Community Research and Development Information Service - CORDIS

Museums and aesthetics

An EU team combined philosophical and psychological techniques in a novel way. The study considered aesthetics in relation to morality and language, ultimately helping to enhance visitors' experience of museums.
Museums and aesthetics
The EU-funded X-PHI AESTHETICS (Experimental philosophical aesthetics and human nature) project applied empirical methods to philosophical questions. The interdisciplinary study evaluated whether aesthetic processes are linked to morality and language.

The investigation was the first to combine traditional philosophical tools with cognitive methods. Work was intended to illustrate non-perceptual aspects to aesthetic engagement, and to uncover subtle value-relationships undetectable with philosophical tools alone.

Researchers also pursued a knowledge-transfer agenda, involving summer schools, workshops and collaboration with museums. The work also yielded one podcast programme.

Results supported four previously unknown conclusions about aesthetic experience. Firstly, people treat aesthetic testimony as having epistemic value, although less than mundane testimony. Additionally, difficulty in aesthetic communication arises from the unusual properties of aesthetic adjectives. People also think of art concepts as containing descriptive and visual elements. Finally, ethical judgements affect aesthetic judgements.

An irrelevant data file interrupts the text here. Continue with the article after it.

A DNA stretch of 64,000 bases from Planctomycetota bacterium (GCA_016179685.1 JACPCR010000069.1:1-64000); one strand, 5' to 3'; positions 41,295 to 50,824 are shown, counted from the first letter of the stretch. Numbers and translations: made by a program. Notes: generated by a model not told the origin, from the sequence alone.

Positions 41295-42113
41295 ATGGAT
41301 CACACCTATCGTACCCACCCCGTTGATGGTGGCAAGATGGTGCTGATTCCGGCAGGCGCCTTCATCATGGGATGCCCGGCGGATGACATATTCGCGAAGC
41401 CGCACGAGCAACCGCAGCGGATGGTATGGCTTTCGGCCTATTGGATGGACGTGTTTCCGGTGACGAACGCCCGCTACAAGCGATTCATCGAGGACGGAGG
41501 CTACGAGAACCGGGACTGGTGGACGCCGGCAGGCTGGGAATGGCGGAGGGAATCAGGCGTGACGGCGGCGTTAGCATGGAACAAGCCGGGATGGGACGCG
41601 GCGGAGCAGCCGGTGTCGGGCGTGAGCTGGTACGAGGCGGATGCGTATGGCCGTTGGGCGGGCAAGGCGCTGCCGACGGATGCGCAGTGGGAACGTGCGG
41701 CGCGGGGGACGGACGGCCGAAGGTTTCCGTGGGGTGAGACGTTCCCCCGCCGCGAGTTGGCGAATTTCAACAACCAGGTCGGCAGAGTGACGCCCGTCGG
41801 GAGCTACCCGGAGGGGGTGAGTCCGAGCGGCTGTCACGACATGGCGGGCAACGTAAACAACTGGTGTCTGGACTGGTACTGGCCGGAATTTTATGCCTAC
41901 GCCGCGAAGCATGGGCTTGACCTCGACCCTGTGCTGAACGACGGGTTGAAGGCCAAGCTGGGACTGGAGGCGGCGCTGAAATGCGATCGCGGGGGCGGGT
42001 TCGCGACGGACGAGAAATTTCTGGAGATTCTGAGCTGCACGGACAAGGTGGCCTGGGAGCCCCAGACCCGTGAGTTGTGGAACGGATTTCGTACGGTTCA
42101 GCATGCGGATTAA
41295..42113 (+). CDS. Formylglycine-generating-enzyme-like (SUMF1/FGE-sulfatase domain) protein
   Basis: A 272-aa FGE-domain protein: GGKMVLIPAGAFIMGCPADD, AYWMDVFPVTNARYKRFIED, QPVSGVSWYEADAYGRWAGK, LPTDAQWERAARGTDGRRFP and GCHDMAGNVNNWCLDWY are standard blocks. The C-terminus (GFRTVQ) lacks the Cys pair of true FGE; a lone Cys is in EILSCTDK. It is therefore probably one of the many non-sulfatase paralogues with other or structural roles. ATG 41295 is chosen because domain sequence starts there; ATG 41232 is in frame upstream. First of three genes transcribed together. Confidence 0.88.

The project's work established the value of combining philosophical and psychological methods. The outcomes thereby helped museums enhance aesthetic experience.

Related information


Philosophical, aesthetics, X-PHI AESTHETICS, morality, language, museums
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